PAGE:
Elephants in the Room

The New U.S.-Mexico-Canada Trade Deal Can Work for Everyone

Republicans and Democrats have every reason to compromise and ratify the agreement.

U.S. President Donald Trump speaks about the United States-Mexico-Canada trade agreement at the Derco Aerospace Inc. plant in Milwaukee on July 12.
U.S. President Donald Trump speaks about the United States-Mexico-Canada trade agreement at the Derco Aerospace Inc. plant in Milwaukee on July 12. Mandel Ngan/AFP/Getty Images

With Mexico and Canada’s trade with the United States topping nearly $1.4 trillion in goods and services, the North American Free Trade Agreement (NAFTA) has been a tremendous success.

Yet the United States’ relationships with its neighbors to the north and south have faced strong headwinds in the past three years as a result of the mercurial occupant of the Oval Office. If both Congress and President Donald Trump’s administration can summon the political will to make tough compromises in the coming months, they will have the opportunity to rebuild those ties and provide much-needed certainty.

Beginning on the campaign trail in 2015, Trump routinely harangued NAFTA as a disaster for the United States, calling it “the worst trade deal in history.” Upon taking office in 2017, Trump withdrew the United States from the Trans-Pacific Partnership (TPP), a high-quality trade pact with Pacific Rim nations, including Canada and Mexico, which would have effectively replaced NAFTA. Shortly after withdrawing from the TPP, the president came close to withdrawing the United States from NAFTA itself. Only after realizing the harm that would do to many of his supporters did the president agree instead to renegotiate NAFTA.

The Trump administration also dubiously declared steel and aluminum imports from Canada and Mexico to be national security threats to the United States and placed heavy tariffs on them, which have since been lifted. But then, this spring, the president threatened to close the southern border completely and then to impose tariffs on Mexican products unless that country took swift action to stem the tide of immigrants and asylum-seekers crossing the U.S.-Mexican border. That threat now appears to be empty as well.

The president’s reckless actions and rhetoric have damaged the indispensable North American trading relationship, but there may be a light at the end of the tunnel. After a long, tense renegotiation, the North American allies produced a solid, but flawed, trade agreement. The renegotiated United States-Mexico-Canada Agreement (USMCA) could succeed if reality trumps posturing and raw partisanship.

House Speaker Nancy Pelosi acknowledged that her fellow House Democrats want to get to “yes” on the USMCA but are pressing the White House and U.S. Trade Representative Robert Lighthizer to make substantive changes to the agreement. The speaker recently appointed working groups to negotiate with Lighthizer over certain provisions, including pharmaceutical pricing and enforcement.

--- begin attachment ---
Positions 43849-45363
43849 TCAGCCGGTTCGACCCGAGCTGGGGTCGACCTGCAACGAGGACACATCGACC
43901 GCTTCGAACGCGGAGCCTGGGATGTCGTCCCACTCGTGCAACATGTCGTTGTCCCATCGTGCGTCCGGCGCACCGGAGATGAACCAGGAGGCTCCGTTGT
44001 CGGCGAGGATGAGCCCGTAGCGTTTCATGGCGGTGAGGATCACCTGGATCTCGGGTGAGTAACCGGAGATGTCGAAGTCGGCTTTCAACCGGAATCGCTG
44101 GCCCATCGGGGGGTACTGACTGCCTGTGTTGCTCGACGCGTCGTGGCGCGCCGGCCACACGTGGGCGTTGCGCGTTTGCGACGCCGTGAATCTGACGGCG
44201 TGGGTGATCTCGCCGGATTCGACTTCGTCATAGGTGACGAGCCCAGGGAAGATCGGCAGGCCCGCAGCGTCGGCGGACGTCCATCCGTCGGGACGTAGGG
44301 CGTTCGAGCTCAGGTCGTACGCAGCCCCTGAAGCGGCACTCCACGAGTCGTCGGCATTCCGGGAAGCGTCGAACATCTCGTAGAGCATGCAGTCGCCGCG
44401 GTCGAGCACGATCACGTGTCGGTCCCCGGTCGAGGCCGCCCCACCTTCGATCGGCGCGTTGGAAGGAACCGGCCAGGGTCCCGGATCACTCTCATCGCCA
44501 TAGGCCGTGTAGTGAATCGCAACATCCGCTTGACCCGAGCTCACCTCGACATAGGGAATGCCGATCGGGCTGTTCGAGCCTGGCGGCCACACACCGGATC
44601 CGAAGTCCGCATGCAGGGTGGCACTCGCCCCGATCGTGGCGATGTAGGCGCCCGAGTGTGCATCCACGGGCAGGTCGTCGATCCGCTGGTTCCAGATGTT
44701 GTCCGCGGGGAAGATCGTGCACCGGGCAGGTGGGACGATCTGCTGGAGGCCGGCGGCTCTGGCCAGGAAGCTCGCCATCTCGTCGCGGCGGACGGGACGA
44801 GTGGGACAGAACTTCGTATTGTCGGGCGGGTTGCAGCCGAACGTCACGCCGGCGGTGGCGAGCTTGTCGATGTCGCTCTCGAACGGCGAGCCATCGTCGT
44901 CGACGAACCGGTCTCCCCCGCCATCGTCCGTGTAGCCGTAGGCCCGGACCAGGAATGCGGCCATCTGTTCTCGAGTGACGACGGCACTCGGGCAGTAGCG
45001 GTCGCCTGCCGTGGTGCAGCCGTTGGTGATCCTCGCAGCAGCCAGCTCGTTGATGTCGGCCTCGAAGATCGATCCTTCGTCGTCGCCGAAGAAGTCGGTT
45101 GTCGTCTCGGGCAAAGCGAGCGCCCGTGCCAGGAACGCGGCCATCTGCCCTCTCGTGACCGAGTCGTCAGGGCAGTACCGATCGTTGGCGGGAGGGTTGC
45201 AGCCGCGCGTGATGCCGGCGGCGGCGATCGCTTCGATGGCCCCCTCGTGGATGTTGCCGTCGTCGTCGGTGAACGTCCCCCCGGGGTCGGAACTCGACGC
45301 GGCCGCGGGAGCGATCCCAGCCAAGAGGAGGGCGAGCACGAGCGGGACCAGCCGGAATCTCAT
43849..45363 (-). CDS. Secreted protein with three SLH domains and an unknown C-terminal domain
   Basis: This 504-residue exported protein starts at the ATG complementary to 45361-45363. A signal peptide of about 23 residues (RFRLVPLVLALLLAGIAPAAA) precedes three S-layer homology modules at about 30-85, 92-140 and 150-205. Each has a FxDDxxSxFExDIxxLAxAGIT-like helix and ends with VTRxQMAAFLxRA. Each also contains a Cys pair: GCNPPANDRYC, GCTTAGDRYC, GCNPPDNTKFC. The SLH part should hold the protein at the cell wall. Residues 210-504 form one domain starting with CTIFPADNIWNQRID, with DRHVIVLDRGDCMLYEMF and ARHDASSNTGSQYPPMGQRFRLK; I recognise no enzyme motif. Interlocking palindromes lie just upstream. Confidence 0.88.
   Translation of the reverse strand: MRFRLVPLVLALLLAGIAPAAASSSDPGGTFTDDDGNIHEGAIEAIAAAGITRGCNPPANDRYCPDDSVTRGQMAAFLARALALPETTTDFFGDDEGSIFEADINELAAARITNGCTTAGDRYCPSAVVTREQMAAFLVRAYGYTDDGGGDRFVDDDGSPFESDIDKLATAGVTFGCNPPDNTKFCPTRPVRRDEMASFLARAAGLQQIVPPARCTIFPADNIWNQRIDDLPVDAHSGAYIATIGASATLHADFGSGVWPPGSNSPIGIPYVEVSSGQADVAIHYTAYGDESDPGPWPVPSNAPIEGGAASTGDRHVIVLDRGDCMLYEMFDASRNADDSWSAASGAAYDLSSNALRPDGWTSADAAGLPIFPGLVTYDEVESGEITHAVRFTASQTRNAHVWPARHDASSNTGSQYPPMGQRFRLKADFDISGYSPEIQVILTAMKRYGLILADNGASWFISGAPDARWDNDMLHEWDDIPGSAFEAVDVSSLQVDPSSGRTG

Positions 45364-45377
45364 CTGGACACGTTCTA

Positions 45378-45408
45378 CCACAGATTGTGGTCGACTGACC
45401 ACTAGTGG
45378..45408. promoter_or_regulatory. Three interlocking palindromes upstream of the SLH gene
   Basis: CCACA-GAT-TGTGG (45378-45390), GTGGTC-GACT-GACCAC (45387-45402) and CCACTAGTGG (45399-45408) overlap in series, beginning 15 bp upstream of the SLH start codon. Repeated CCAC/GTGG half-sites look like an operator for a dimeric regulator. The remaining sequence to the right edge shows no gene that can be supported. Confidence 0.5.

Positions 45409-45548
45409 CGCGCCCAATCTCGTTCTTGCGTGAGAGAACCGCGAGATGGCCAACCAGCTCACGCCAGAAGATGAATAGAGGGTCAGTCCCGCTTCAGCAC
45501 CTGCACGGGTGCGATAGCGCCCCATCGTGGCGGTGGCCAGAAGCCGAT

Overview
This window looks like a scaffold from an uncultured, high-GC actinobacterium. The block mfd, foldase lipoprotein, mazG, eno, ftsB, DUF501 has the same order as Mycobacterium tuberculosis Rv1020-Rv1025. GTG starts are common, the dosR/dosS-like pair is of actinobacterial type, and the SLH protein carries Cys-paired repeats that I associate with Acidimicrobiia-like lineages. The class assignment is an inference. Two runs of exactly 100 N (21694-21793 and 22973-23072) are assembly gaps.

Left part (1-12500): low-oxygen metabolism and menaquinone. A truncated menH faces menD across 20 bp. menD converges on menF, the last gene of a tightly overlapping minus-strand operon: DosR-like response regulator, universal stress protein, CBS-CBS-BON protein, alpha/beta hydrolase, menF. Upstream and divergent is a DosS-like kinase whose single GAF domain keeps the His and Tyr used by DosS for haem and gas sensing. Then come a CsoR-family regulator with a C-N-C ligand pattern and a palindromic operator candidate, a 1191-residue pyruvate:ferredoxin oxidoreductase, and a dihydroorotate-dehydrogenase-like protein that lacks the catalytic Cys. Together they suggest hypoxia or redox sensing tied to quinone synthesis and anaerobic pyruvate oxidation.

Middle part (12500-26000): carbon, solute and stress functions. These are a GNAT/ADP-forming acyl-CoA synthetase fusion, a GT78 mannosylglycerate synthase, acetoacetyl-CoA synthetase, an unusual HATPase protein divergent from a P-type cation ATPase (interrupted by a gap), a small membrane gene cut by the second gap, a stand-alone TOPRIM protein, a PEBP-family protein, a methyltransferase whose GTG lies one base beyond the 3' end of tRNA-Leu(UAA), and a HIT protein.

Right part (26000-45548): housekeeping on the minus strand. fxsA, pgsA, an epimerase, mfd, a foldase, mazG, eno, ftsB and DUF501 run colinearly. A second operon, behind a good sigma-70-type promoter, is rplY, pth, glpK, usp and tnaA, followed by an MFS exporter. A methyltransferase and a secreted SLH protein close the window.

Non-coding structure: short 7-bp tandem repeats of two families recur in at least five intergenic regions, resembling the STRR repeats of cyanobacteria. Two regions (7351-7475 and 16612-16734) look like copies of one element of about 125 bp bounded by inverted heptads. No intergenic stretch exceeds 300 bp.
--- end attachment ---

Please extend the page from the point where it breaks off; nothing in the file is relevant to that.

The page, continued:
Under the terms of the USMCA, the parties agreed to provide 10 years of data exclusivity for biologics, an innovative but costly form of prescription medicines. Data exclusivity, a form of intellectual property protection, guards name-brand pharmaceuticals from generic competition for a certain period of time after the drugs have been approved by safety regulators. The United States currently grants 12 years of data exclusivity. Canada grants eight and Mexico five.

Trade watchers will remember how contentious this issue was during the negotiations over the TPP. U.S. negotiators, at the behest of Republican Sen. Orrin Hatch, then the chairman of the Senate Finance Committee, pushed member countries to accept a 12-year data exclusivity standard. TPP countries ultimately pared that back to five years with a vague provision that permits potentially up to eight years of protection. But the controversial provision bogged down the negotiations, and the United States spent a lot of political capital fighting to protect a tiny slice of the U.S. economy.

House Democrats argue that the provision will contribute to high prescription drug costs. Just as the Obama administration did, Democrats could push for a shortened domestic exclusivity standard if they control the White House and Congress after elections in 2020. Irrespective of the merits, the U.S. trade representative will need to either shorten the period of exclusivity or remove the clause from the USMCA altogether if he wants the House to pass the deal.